Prince Aleksander, would-be heir to the Austro-Hungarian throne, is on the run. His own people have turned on him. His title is worthless. All he has is a battletorn war machine and a loyal crew of men.
Deryn Sharp is a commoner, disguised as a boy in the British Air Service. She’s a brilliant airman. But her secret is in constant danger of being discovered.
With World War I brewing, Alek and Deryn’s paths cross in the most unexpected way…taking them on a fantastical, around-the-world adventure that will change both their lives forever.I loved the intrepid Deryn, whose bravery, ingenuity, and athleticism go way, way beyond mere pluck. (I especially liked her trademark swear, "Barking spiders!") and my son and I both loved the extremely well thought-out and described world of life aloft on the Leviathan, with its flechette bats and message lizards. At times you could almost trace the DNA of Patrick O'Brian's Master and Commander in the story.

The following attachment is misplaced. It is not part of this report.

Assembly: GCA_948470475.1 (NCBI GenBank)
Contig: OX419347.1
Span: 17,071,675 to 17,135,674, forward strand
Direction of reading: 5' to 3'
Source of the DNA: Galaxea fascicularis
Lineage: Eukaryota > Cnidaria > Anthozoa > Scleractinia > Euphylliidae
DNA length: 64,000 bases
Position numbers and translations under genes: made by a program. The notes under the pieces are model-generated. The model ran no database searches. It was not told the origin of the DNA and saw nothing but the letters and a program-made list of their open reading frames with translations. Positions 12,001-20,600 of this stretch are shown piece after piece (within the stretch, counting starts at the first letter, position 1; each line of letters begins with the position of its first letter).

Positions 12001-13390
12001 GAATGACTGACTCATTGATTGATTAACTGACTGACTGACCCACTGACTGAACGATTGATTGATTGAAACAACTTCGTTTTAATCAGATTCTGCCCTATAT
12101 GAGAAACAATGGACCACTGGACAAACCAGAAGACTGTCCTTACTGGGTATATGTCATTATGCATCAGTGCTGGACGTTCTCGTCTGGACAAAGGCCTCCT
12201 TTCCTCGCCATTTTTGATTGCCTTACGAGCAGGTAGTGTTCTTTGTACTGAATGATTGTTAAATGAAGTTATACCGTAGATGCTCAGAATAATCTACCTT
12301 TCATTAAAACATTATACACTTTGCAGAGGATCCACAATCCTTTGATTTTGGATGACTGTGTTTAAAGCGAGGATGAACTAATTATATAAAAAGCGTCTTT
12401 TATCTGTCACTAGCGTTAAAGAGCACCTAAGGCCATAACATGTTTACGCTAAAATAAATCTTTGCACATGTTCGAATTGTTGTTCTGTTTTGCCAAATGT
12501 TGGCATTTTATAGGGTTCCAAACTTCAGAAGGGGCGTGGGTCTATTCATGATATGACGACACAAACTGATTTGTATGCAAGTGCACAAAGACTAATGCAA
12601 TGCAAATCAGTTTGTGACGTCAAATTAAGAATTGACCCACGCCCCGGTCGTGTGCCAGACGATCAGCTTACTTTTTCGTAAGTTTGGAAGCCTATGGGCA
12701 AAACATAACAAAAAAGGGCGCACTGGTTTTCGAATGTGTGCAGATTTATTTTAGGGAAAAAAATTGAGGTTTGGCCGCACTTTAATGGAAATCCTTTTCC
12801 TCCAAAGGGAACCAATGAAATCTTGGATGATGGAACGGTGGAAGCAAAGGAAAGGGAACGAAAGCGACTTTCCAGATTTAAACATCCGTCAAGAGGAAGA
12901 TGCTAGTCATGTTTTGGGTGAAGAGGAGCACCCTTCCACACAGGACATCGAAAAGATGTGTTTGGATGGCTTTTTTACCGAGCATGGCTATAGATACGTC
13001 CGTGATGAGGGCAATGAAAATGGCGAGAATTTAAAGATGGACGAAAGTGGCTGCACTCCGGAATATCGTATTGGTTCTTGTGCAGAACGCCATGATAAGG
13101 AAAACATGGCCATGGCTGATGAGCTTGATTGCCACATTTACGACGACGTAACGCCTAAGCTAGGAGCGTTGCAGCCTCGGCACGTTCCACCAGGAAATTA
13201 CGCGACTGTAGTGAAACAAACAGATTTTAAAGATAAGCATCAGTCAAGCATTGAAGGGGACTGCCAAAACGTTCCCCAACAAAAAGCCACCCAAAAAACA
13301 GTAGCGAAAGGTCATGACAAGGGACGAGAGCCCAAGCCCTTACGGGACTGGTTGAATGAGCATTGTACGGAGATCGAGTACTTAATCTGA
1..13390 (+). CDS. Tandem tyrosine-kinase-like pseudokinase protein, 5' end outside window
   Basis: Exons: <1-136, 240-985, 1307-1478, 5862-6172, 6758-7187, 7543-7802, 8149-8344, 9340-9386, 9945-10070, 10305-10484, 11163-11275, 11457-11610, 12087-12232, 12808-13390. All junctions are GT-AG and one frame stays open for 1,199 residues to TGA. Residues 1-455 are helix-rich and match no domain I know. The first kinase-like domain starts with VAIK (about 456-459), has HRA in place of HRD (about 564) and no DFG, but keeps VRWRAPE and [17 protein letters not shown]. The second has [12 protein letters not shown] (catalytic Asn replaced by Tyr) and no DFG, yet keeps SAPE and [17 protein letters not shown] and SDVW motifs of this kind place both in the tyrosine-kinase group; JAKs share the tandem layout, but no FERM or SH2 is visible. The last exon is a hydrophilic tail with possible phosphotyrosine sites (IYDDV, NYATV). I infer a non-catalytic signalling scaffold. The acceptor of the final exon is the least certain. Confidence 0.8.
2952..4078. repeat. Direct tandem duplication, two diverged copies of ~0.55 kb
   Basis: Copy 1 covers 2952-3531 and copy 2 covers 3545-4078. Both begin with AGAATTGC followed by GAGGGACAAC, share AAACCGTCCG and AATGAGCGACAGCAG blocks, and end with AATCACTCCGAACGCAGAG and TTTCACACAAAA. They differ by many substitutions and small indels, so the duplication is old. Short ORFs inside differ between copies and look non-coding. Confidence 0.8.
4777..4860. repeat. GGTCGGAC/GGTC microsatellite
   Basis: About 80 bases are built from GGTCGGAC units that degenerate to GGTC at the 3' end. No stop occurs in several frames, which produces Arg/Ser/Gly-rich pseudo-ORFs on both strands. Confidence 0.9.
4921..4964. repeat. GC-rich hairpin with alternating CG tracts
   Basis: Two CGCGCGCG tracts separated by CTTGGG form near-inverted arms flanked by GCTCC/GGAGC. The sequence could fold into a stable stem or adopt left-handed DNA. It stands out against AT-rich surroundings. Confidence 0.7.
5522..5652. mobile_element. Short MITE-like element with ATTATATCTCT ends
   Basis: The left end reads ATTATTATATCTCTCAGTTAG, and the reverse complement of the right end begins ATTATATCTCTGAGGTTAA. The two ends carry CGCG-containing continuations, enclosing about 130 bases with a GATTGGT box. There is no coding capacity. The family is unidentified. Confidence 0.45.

One drawback of the audiobook version (besides having to hear poor Alek's Austrian accent, which I found distracting) was not being able to see the "Victorian manga" artwork by Keith Thompson. The stated aim, according to Westerfeld, was to invoke the richly illustrated books of the early twentieth century, and there is a hint of Arthur Rackham in Thompson's line. Love the "lady boffin," Dr. Barlow, with her thylacine. My son asked me wistfully if they'd "brought those back" and seemed quite disappointed that the answer was no.
What's interesting to me about Westerfeld's vision of animal-machines and machine-animals is the way that interface is actually playing out in science and engineering in our present. Engineers are looking to the plant and animal world for inspiration for all kinds of engineering dilemmas--visit the AskNature.org design portal to see some of the 1,400 examples, from self-air-conditioned buildings modeled on termite towers to electronic text displays based on the scales of a butterfly's wings. Robot designers are creating a stunning mechanical menagerie of animal-inspired machines, from jellyfish to penguins. It's hard to look at the footage of German firm (!) Festo's air penguins and not imagine them as commercial airships in what, 15? 20 years' time? I'll be in line for one of those tickets.
It almost makes the arrival of the Leviathan sequel, Behemoth, in October 2010, seem like a bearable wait. Almost.